For its part, Intel has been a primary supplier of chips that power the majority of the systems deployed in vRAN settings. Further, Intel’s FlexRAN software is widely adopted as the core platform for related systems for a majority of companies. Indeed, Rakuten, has hailed FlexRAN as key to making its products a success and achieving its time to market goals.

There remains a challenge in deploying a fully functional network platform based on commercial general purpose processors. For certain functions, a standard CPU chip like Intel’s Xeon does not offer enough capability. In those cases, accelerators typically built using FPGAs are included in the final devices running the network. While this solution works well, it’s also cumbersome in that it requires two different computing engines – a standard processor and an accelerator card. Rakuten and Intel are now partnering to solve this dilemma with an integrated approach that removes the need for an accelerator card.

Combining General Processing with Acceleration

Intel has announced a new product that combines the processing power of its Xeon Scaler chips with the acceleration capabilities of its FPGA components and combined both into one SoC. Targeted at the 5G and ORAN needs of carriers, this combination has some significant benefits that include:

Reduced power requirements – the amount of electricity needed to run network operations is one of the largest costs involved. It is estimated moving to a more power efficient hardware and software deployment can save 35%-40% of required power, with major implications for sustainability.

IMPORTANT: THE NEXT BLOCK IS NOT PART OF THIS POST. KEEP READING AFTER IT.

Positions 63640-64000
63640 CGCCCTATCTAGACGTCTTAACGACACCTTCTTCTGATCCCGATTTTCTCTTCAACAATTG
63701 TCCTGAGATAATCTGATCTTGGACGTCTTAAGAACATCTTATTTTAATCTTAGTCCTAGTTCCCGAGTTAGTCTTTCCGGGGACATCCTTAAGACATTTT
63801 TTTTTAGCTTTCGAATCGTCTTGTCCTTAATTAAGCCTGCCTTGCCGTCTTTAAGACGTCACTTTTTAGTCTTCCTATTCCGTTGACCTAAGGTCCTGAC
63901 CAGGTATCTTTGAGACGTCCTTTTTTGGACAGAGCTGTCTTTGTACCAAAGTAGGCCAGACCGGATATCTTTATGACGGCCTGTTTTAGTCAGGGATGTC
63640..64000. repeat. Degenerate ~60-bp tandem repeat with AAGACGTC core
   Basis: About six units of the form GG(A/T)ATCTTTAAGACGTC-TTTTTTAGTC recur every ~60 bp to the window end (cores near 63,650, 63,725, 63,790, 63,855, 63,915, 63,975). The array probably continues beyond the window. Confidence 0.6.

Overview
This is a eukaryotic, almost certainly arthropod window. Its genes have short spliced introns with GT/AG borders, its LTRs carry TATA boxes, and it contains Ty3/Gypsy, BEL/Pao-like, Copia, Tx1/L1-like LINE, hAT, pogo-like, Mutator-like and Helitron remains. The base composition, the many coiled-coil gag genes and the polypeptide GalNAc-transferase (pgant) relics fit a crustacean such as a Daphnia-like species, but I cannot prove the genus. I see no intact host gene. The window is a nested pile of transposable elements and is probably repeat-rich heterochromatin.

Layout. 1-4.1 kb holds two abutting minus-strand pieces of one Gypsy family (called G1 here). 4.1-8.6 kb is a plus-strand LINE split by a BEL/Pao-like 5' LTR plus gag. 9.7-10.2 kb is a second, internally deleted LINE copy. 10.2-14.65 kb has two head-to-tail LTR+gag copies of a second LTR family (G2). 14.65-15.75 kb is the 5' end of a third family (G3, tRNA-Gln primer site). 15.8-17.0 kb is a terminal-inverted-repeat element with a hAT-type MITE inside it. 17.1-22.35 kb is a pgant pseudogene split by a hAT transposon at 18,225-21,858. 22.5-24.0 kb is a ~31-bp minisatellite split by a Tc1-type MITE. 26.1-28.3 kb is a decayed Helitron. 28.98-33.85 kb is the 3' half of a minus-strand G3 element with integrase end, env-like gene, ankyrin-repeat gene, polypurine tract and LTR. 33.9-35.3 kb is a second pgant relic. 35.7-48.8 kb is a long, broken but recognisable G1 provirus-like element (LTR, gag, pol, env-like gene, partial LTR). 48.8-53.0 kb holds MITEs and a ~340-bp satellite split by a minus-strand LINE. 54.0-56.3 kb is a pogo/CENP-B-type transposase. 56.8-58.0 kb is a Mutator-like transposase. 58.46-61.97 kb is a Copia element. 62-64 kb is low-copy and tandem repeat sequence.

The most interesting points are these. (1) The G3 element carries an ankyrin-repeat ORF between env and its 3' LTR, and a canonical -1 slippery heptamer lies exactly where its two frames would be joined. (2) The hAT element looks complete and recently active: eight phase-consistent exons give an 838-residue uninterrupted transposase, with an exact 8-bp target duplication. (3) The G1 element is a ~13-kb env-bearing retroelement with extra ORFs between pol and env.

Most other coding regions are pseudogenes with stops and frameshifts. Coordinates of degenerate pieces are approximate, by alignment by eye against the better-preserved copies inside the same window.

Reduction in BOM – enabling smaller, lighter and more cost-effective systems to be built. Lowering complexity of the underlying equipment is a core need to enable both automated, one click deployments as well as reducing the space requirements that enable deployment in many more potential locations, including edge computing.

Better performance – a single SOC can improve the overall platform performance by as much as 2X compared to discrete components, according to Intel, enabling control units to power more radios for a more efficient operating environment.

Called the Intel Xeon Scalable Processor with vRAN boost, it provides up to 2x capacity gains at the same power, about 20% power savings, and is offered as a compact single SoC rather than multiple discrete chips. Its dedicated accelerator includes 5G specific instructions like matrix acceleration. But with many networking functions now relying on AI processes as well, those can be handled by the Xeon processor AI acceleration.

Bottom Line: Intel working closely with Rakuten has created a combination product that should greatly accelerate adoption of vRAN/ORAN technology. While both companies are free to explore partnerships with other companies, it’s likely that this close working relationship will continue and put both Rakuten Symphony and Intel Xeon at the forefront of the move to a fully virtualized carrier environment. We expect Rakuten to create and sell some leading-edge hardware using the Intel tech, and we expect that what Intel learns from this relationship will keep it at the forefront of supplying processors to the 5G and general carrier marketplace, and ahead of its competitors vying for a piece of this growing and attractive market. Such competitors include Qualcomm, Nvidia, AMD and Marvel.